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Minnesota Awards Broadband Grants

The state Department of Employment and Economic Development is investing $19.4 million to help expand connectivity in Minnesota.

by / February 10, 2015
Minnesota has awarded a number of broadband grants to finance connectivity enhancement projects throughout the state. Shutterstock

Will $19.4 million really help improve broadband access throughout Minnesota? We’re about to find out.

The Minnesota Department of Employment and Economic Development (DEED) awarded grants to 17 different high-speed Internet projects in the state last week. The initiatives range from general connectivity enhancements for underserved areas to broadband uses for health care, agriculture and other industries.

The grants derive from the DEED’s Border-to-Border Development Grant Program. Each grant provides up to 50 percent of the needed funding for a connectivity project. Communities and their partners are responsible for the other half. The Minnesota Legislature originally approved $20 million for the program. The remaining $600,000 is earmarked for administrative costs associated with the effort.

Danna MacKenzie, executive director of the Minnesota Office of Broadband Development, will oversee the program. Government Technology caught up with MacKenzie last week while she was out on a tour of the award recipient communities with Lt. Gov. Tina Smith. During roundtable discussions, MacKenzie came away with the impression that people firmly believe connectivity will solidify their economic development efforts in the years to come.

For example, a national call center in one region plans to employ 400 people from rural areas of Minnesota, with 25 percent of the new hires committed to teleworking. The latter would not be possible without broadband expansion.

“People are excited that someone is paying attention to this issue,” MacKenzie said. “A number of them have been working for years to secure better service for their areas.”

Coming up with matching funding could pose a challenge for some financially challenged local governments. Of those municipalities and counties that applied for grants, many partnered with private-sector companies.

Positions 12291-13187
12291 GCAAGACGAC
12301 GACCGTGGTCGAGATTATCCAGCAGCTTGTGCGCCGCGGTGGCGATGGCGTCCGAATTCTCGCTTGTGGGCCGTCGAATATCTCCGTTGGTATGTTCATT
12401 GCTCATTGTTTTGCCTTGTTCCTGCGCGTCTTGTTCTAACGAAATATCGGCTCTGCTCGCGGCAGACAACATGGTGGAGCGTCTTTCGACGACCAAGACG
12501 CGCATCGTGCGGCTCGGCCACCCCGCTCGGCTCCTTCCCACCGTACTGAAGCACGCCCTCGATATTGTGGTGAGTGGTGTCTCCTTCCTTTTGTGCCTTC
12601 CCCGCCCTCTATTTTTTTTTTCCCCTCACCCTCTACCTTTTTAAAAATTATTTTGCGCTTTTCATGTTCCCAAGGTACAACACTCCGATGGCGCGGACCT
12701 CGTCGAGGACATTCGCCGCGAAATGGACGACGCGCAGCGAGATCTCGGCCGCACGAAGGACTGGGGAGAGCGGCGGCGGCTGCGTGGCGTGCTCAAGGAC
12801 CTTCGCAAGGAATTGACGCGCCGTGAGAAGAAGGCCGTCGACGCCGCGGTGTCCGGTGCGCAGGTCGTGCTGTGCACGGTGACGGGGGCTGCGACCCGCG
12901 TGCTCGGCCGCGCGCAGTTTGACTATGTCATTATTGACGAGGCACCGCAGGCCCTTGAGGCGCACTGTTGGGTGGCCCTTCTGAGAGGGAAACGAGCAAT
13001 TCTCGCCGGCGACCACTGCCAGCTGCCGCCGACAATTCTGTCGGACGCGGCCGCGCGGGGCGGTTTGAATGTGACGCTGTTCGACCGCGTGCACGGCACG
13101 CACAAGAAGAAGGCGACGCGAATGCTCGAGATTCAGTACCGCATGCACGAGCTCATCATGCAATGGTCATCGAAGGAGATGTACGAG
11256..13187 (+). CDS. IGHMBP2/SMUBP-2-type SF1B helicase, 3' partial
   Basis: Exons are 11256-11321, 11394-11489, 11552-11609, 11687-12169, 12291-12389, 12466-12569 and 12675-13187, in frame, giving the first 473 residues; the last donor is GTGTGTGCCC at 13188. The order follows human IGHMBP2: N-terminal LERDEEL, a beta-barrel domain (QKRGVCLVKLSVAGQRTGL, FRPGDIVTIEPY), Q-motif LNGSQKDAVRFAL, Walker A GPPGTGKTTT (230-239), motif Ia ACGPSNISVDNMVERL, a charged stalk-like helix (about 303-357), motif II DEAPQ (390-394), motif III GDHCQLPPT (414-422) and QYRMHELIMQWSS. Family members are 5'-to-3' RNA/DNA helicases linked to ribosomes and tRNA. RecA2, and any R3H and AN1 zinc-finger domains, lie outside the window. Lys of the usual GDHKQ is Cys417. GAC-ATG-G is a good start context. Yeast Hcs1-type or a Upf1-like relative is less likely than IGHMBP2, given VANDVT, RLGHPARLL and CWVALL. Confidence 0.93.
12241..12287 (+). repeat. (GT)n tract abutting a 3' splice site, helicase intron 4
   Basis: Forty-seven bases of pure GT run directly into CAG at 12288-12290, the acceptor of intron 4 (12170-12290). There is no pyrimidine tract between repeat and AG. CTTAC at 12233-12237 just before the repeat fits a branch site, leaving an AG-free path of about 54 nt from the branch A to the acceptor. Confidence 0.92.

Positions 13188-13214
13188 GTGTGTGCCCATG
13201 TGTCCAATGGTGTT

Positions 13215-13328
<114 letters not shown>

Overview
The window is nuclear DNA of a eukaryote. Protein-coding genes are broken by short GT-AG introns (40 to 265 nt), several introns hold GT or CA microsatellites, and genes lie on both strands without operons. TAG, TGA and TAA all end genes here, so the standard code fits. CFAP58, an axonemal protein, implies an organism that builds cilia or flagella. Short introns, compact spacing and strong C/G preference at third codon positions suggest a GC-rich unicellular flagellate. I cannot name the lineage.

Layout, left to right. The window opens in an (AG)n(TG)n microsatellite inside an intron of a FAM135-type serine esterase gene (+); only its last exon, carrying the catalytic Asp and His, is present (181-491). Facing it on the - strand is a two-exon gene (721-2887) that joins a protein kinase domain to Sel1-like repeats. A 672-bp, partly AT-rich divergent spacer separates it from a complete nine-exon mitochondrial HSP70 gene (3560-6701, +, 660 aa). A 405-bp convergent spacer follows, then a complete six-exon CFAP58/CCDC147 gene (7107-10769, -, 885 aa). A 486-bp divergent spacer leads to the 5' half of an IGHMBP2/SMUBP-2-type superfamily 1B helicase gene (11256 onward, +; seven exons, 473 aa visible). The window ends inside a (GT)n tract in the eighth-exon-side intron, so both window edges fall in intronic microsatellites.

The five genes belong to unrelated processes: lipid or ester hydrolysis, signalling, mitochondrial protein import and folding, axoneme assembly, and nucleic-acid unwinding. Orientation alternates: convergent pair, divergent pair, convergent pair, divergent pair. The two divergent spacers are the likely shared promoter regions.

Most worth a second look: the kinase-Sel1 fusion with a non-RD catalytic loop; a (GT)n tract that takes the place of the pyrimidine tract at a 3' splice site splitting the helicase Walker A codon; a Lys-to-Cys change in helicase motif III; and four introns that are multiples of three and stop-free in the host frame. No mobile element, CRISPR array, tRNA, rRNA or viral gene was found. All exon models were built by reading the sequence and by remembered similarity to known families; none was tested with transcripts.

Although partnerships weren’t required for the process, evidence of partnering with other entities was one way applicants demonstrated community support for a particular project, according to MacKenzie. Community support is a legislative requirement for the grant program.

The funding-matching element has been widely used for broadband initiatives. New York state just authorized a similar program to Minnesota’s last month.

Fund-matching is required because the primary and generally recognized reason that high-speed Internet service isn’t already available in certain areas is that they’re too expensive to serve, MacKenzie explained, and traditional financial models are too much for a single entity to handle. By requiring a financial match, the state is in a position to encourage multiple parties to work together on a solution and potentially attract higher levels of investment.

“With everyone having some skin in the game, everyone also has a stake in achieving positive outcomes,” she said.

Rating how well each project is performing will be fairly straightforward, at least in the early stages. MacKenzie said she’ll evaluate whether each grantee achieves the service construction objectives it agreed to in the grant contract. Then she’ll monitor progress toward achieving the state statutory goal of reaching all households and businesses with broadband service that meets or exceeds the statute standard of 10-20 Mbps downstream and 5-10 Mbps upstream.

After that, however, evaluation gets more challenging due to the state not yet having systems in place to capture the data needed to accurately assess progress. Those data streams include growth rate of connectivity-dependent businesses and jobs, benchmarking of online learning tools outside the classroom, and how fast the state can shift to online-only delivery option for public services.

But MacKenzie stressed the effort is just the beginning of what will likely be a long process for Minnesota.

“Our program is about starting conversations and building bridges between the many hands that it takes to get this work done,” she said. “Policy makers in Minnesota understand the importance of the issues and the inherent opportunities that exist in addressing it. This program is part of their larger task of making measured and strategic investments in the economic future of this state.”

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Brian Heaton

Brian Heaton was a writer for Government Technology magazine from 2011 to mid-2015.

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